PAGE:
Much of the time, in life and in investing, we would be better off zooming out than zooming in. Rather than being ticker watchers of our own lives, and rather than zooming in and magnifying and thus worrying about the daily volatility in our stocks, we would be better off thinking about our lives and investments as pale dots that are just specks on the canvas of eternity.
Within this, if we keep doing our work well, the daily motions and volatility that we pass by must not worry us therefore.
The Heilbrunn Center for Graham and Dodd Investing created a wonderful video in 2013 titled ‘Legacy of Ben Graham,’ which contains bytes from some of his students on how Graham’s teachings changed their lives.
Marshall Weinberg, one of those students from Graham’s class said that the biggest lesson he drew out of that class was on long-term thinking. Here’s what he said that’s quoted in the above video –
One sentence changed my life…Ben Graham opened the course by saying: ‘If you want to make money in Wall Street you must have the proper psychological attitude. No one expresses it better than Spinoza the philosopher.’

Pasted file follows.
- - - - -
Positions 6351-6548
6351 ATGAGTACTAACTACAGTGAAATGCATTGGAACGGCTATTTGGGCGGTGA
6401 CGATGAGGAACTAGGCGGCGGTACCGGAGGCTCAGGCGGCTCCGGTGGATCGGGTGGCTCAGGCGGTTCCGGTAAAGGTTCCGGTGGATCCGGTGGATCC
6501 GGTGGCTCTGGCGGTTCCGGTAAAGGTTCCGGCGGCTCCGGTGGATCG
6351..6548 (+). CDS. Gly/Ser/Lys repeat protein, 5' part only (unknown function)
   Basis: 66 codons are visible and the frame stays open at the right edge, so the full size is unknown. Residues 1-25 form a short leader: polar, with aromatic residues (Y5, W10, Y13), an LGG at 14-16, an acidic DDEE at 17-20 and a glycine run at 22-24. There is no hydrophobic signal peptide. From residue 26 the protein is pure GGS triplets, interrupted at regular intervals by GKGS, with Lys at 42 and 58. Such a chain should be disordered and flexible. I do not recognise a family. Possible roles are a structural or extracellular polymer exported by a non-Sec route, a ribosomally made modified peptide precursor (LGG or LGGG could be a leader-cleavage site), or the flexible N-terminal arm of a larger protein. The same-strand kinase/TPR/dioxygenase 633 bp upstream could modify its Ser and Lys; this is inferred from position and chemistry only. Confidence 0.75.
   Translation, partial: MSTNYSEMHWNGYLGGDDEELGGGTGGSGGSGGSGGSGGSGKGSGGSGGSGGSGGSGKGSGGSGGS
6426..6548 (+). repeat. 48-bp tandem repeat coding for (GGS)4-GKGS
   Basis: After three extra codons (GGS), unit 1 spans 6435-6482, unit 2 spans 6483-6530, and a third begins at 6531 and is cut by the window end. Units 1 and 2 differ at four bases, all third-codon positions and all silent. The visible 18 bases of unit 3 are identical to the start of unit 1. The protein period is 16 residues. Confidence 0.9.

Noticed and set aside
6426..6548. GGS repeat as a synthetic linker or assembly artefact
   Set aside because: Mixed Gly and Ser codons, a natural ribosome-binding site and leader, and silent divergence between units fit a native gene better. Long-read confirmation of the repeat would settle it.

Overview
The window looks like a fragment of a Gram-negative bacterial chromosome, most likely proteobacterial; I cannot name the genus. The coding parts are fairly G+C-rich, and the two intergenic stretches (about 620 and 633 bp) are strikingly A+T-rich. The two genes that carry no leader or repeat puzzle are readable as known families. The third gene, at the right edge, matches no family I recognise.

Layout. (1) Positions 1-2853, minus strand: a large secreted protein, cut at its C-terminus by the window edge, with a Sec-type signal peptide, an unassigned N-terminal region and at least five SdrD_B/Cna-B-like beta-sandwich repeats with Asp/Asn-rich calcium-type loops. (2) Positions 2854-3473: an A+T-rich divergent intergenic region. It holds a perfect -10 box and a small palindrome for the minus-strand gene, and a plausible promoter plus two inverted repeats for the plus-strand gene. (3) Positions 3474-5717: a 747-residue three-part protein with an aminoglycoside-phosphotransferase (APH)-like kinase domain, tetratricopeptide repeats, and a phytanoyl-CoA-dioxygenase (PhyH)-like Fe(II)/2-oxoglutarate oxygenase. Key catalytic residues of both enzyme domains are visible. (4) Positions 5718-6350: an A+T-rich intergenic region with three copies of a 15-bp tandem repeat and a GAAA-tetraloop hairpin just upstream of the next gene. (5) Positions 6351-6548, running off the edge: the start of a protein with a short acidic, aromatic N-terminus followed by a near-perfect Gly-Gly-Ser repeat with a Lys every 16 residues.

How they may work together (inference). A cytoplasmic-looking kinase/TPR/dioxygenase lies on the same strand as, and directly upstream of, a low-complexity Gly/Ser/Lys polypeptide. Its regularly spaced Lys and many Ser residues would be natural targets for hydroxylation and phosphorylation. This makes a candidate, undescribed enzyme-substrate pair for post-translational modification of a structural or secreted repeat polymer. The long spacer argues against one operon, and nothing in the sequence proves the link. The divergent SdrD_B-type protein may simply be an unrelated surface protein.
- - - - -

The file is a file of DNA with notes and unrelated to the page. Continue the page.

When he said that, I nearly jumped out of my course. What? I suddenly look up, and he said, and I remember exactly what he said: ‘Spinoza said you must look at things in the aspect of eternity.’ And that’s what suddenly hooked me on Ben Graham.
Here was the father of value investing teaching his students about the value of long-term thinking, and that too in terms of eternity. Now, almost seven decades later, we would be paying true homage to Graham if we could view investing through a wide-angle lens, zooming out, taking a long-term perspective, and striving for a long, sustained upward trend in our stocks instead of getting worried about the short-term volatility in their prices.
This may not help us eliminate all mistakes we may make as investors, but it can give us the tool to treat our investments and portfolios just a little bit better.
The idea of the Pale Blue Dot leaves us with innumerable lessons in investing and especially in life, but in my view, none is higher than that which underscores our responsibility to deal more kindly and compassionately with one another and, as Sagan said, “to preserve and cherish that Pale Blue Dot, the only home we’ve ever known.”
Happy eternal living, and happy eternal investing!